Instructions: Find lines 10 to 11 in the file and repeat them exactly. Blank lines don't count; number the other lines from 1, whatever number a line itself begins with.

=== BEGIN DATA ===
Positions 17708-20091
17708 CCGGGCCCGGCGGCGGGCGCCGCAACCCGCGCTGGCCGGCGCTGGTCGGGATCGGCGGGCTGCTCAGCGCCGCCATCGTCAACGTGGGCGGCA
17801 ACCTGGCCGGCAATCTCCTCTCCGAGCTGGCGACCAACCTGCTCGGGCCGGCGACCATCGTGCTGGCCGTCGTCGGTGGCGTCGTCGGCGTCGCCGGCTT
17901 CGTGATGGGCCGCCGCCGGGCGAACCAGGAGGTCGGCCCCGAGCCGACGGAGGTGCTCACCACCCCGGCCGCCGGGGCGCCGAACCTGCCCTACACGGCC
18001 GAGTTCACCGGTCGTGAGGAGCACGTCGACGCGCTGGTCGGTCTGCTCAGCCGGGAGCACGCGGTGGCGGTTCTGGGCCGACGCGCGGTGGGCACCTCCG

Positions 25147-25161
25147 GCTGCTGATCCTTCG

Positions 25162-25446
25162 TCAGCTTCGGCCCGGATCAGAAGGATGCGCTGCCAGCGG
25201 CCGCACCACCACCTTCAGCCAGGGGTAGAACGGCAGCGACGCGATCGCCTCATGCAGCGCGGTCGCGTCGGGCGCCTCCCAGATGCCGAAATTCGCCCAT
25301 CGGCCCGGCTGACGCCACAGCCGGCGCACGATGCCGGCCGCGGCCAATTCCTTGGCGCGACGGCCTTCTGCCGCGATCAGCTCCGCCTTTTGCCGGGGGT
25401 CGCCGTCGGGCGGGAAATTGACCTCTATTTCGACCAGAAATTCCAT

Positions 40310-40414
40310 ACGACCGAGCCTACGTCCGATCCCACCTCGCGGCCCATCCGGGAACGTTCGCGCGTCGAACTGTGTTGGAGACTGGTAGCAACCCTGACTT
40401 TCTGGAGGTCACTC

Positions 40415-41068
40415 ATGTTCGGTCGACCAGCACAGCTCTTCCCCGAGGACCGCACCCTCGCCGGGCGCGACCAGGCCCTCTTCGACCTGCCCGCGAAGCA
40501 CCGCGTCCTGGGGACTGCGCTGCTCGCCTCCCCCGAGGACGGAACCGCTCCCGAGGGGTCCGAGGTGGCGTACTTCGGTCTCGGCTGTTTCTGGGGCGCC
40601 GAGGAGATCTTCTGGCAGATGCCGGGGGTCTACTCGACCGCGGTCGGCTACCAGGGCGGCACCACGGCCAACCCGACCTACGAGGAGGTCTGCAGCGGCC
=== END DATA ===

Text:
25201 CCGCACCACCACCTTCAGCCAGGGGTAGAACGGCAGCGACGCGATCGCCTCATGCAGCGCGGTCGCGTCGGGCGCCTCCCAGATGCCGAAATTCGCCCAT
25301 CGGCCCGGCTGACGCCACAGCCGGCGCACGATGCCGGCCGCGGCCAATTCCTTGGCGCGACGGCCTTCTGCCGCGATCAGCTCCGCCTTTTGCCGGGGGT